Sea Salt: 1/2 tbsp to 1 tbsp per quart Mason jar, depending on if you are adding a helpful starter (whey or liquid from a good ferment).
About Ferment Starter Culture and/or Brine
You'll need to add some type of starter and/or brine to your ferment. Basically, this gets the ferment going by helping out the good micro-organisms and keeping the bad ones away.
You can add any one or a combination of these three of my favorite options for lacto-fermentation.
To Make Brine:
Add about 1 tablespoon (give or take) sea salt to about 3 cups of filtered water (I actually just use our well water). The salty brine won't have any of the yeast necessary to ferment the vegetables, but don't worry---there is lots of wild yeast floating around in the air that will take care of that! The salty water helps protect the veggies against mold and bad organisms but allows the good organisms to ferment the vegetables just fine.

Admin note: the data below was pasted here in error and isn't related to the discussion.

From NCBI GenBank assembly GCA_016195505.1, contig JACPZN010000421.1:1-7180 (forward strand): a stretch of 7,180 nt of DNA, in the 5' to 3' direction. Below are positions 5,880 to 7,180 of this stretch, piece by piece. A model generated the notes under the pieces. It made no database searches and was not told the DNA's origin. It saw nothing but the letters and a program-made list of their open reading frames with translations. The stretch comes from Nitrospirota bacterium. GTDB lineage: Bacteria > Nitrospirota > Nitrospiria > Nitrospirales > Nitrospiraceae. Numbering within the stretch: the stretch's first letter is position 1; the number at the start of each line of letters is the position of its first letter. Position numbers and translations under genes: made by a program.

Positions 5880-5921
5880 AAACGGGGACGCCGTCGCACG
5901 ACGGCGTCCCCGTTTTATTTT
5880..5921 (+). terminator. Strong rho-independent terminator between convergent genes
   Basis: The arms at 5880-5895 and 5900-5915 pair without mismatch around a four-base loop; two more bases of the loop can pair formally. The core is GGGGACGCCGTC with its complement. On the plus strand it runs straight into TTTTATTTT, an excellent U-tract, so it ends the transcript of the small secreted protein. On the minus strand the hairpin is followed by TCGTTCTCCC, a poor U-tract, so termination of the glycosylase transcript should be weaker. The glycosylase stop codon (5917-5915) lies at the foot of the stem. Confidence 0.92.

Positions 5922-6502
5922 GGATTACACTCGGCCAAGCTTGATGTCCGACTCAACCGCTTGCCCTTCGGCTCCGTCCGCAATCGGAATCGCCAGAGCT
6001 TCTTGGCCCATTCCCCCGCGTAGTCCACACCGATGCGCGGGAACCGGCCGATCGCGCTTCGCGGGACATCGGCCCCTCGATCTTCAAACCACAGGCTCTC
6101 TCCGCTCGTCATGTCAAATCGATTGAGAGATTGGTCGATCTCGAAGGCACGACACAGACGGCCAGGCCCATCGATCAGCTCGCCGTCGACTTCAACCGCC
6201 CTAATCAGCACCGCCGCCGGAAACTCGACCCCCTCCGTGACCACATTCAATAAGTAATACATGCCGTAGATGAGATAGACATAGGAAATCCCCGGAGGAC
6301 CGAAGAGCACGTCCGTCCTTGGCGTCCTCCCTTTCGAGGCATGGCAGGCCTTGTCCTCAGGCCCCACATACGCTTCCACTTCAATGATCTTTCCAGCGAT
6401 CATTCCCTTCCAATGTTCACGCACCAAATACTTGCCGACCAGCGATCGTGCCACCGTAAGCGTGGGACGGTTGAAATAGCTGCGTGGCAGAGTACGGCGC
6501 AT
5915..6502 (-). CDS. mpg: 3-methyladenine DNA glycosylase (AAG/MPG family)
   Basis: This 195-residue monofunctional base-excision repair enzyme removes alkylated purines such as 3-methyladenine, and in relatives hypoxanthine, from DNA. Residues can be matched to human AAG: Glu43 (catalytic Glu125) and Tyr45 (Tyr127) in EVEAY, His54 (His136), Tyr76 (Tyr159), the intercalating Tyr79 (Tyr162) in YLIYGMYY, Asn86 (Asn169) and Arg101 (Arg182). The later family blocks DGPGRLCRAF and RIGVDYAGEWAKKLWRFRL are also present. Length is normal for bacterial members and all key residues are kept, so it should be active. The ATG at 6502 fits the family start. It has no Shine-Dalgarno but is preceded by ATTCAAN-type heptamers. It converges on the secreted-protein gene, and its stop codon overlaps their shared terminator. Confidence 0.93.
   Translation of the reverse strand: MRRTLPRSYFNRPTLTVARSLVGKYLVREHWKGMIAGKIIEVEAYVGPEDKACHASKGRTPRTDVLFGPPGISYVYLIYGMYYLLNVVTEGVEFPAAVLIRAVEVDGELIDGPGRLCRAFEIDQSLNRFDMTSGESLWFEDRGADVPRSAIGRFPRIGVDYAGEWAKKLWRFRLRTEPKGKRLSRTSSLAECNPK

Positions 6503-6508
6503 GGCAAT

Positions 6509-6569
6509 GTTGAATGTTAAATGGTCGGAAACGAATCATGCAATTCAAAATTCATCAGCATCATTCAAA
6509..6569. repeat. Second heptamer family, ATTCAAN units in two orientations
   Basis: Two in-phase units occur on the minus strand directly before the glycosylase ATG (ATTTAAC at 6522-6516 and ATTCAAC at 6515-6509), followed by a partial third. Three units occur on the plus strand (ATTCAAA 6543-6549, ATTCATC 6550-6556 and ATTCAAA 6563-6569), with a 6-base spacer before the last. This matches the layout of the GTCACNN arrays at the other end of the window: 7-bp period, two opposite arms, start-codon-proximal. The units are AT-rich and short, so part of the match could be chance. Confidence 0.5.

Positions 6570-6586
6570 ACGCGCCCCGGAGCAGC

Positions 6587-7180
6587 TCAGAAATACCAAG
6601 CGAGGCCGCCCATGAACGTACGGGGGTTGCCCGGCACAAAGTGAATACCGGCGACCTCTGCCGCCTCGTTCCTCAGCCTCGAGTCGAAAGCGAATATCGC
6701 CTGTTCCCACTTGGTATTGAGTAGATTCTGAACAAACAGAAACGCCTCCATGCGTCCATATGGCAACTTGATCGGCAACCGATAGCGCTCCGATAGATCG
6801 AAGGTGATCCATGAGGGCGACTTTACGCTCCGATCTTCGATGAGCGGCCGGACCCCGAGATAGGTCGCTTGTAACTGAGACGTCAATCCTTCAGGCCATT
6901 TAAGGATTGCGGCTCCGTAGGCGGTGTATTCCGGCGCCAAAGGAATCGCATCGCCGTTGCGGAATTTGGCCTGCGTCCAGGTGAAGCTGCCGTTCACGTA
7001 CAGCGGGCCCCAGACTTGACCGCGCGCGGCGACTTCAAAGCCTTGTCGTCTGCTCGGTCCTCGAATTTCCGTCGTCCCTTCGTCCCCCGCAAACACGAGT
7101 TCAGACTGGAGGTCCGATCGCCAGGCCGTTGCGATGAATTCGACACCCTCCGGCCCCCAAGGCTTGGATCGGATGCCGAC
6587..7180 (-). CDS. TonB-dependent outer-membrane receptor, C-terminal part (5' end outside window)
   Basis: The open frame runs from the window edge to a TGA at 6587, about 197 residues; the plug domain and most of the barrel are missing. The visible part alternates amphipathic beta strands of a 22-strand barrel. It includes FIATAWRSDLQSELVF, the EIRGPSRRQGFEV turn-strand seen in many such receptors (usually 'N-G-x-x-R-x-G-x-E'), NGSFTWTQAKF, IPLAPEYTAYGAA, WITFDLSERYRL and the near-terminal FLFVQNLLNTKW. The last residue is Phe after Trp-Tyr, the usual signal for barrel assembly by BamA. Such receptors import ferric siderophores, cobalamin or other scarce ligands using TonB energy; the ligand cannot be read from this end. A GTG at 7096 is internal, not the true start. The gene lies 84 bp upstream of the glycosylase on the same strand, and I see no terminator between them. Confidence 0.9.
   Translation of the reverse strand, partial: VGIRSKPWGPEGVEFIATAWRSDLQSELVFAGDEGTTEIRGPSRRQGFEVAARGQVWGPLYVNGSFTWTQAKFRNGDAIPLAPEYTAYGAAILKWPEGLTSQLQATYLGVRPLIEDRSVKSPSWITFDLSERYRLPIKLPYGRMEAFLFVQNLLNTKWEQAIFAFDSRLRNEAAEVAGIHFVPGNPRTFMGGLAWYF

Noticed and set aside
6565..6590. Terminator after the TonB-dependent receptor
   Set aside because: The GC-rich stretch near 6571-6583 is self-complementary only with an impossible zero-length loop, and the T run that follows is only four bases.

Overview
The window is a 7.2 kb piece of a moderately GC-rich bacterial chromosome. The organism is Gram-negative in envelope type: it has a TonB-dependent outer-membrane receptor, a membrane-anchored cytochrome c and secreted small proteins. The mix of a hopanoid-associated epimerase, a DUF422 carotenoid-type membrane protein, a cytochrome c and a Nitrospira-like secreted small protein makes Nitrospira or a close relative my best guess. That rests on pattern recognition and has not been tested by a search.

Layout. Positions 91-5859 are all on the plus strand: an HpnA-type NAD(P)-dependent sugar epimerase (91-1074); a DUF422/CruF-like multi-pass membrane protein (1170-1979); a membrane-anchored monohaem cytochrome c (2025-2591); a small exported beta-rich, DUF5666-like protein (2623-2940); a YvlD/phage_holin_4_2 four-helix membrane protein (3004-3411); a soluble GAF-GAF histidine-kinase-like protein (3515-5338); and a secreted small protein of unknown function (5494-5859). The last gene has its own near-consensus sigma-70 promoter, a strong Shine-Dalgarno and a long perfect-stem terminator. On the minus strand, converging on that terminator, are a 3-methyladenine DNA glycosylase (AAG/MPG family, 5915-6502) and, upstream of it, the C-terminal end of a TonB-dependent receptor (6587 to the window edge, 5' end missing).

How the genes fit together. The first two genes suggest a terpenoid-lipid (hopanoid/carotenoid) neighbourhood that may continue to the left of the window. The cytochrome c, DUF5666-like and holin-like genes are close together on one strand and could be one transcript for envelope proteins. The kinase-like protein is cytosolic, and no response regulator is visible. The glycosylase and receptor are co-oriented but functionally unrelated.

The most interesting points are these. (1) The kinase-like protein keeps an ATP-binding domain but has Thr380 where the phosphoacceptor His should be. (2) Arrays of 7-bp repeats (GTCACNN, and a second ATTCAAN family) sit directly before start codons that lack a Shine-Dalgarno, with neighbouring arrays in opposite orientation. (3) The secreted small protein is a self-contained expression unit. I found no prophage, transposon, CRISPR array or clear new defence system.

If you don't want to use so much salt, then supplementing your ferment with optional whey or leftover liquid from an existing ferment will allow you to cut back on the salt significantly.
You can get whey from quality whole plain yogurt. You can read about how to make whey here. You'll just add about 1/4 cup to your ferment, and this will really help it get going!
Leftover Liquid from Another Ferment:
This is probably my favorite way to get the ferment started quickly. If you have an existing ferment, then you can just add about 1/4 cup of that liquid! It will already have all of the cultures in it, and your ferment will be a bit quicker. The only thing you have to be careful about is that you must take into account the type of taste of the ferment the liquid is from. You don't want it clashing with the taste you are trying to achieve in the new ferment.